As for charges of discrimination against Oriental Jews in Israel, I happen to be the co-author (with my Sephardic wife) of the most thorough statistical investigation of wage and income disparities in Israel to date (“Income Inequality in Israel,” Israel Affairs 8 (3), 2002, pp. 49-68).

In the Israeli labor market there are virtually no signs of any discrimination against Oriental Jews in wages and incomes (nor against Arabs, for that matter). There are differences in incomes across groups due to differences in their age structures, savings rates, schooling, family size, and other factors unrelated to ethnic discrimination. If any ethnic sub-group in Israel under-earns relaive to its level of schooling, it is the recent immigrants from the post-communist countries.

Sephardic communism has benefited from the sponsorship of a number of Israeli Post-Zionist academics, most notably Tel Aviv University Professor Yehouda Shenhav (currently under consideration for a position at Columbia University). Born Yehouda Shaharabani to Iraqi parents who immigrated to Israel, he later changed his name to a less obviously Sephardic one. He teaches Marxism and anti-Zionism to Tel Aviv University students and edits the Marxist Israeli journal Theory and Criticism.

Shenhav was a visiting faculty member at Columbia University when the radicals at the campus of the late Edward Said were turning it into a hotbed of anti-Israel sentiment. Unsurprisingly, Shenhav did not speak out against the rising campus anti-Semitism there nor did he denounce the academic ultras. During his appearances at antiwar rallies there, Shenhav compared the war in Iraq to “Israeli acts of aggression in the West Bank,” which he saw as “acts of colonialism” led by “crude military men.”

Shenhav’s main academic thesis, picked up and promoted by nearly all the other Sephardic anti-Zionist radicals, has been the claim that Asian/Sephardic Jews who came to Israel from Arab countries are in fact Arabs of the Jewish faith. He insists that their national identity is determined by language and not by religious identity.

He has promoted this view that Sephardic Jews are Arabs in numerous articles and his recent book, The Arab Jews: Nationality, Religion and Ethnicity, won rave reviews from anti-Israel activists. Shenhav considers Zionism to be a form of colonialism. Indeed, he has long argued that Sephardic Jews and Palestinians need to unite to fight Zionism and liberate the Middle East from Ashkenazi Zionism.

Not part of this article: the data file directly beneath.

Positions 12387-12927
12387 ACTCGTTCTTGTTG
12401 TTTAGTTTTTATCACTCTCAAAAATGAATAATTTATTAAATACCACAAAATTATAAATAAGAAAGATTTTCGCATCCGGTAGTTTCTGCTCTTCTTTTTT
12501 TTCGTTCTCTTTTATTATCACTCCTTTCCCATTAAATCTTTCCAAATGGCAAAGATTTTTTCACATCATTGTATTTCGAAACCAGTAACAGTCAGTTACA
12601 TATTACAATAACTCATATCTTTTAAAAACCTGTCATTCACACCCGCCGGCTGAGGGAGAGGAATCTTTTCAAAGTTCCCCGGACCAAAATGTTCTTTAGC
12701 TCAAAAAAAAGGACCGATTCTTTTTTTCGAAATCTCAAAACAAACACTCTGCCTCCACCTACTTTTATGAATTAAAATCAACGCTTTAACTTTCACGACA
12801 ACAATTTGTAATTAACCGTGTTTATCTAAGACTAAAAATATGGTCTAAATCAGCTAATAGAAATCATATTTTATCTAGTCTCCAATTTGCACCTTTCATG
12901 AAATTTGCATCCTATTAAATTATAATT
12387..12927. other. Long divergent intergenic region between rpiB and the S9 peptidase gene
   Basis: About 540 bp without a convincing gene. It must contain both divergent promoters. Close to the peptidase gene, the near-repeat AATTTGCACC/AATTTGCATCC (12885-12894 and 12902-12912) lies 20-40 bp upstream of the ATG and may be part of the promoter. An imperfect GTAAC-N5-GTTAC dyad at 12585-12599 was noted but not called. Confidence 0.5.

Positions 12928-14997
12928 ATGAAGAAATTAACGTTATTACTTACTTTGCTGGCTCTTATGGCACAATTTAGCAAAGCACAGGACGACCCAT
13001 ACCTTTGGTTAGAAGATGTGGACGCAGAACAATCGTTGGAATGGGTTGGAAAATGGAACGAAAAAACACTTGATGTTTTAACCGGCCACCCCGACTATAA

His ideas are reincarnations of those of the old dead “common cause” once promoted by the Communist Party in Palestine from the 1920’s onward. The greatest of historic ironies occurred when that party split into two separate communist parties in the 1950’s, one for Arabs and one for Jews, because the two groups of communists could not get along.

Shenhav has staunchly opposed the idea of compensation for the lost property of Sephardic Jews by the Arab and Muslim countries they left, though he wants the Palestinians to be granted a “right of return.”

Sephardic extremism has not only emerged at the fringes of communities in Israel. Perhaps the leading American Sephardic anti-Zionist is one David Shasha, a follower of Shenhav. Born in the U.S. of Syrian Jewish descent, he attended the Yeshivah of Flatbush and he is today the director of something called the Center for Sephardic Heritage.

Shasha is a vociferous critic of Israel and Zionism and his Israel-bashing articles are regularly published by the fundamentalist American Muslim magazine and website. His notion of Sephardic separateness is to advocate Sephardic alliance with Islamic radicalism.

Mainstream Sephardic institutions maintain no ties with Shasha and his center. In contrast, the Swedish anti-Zionist extremist calling himself “Israel Shamir” regularly runs Shasha’s anti-Israel screeds on his own web page, as does the extreme left-wing academic Norman Finkelstein.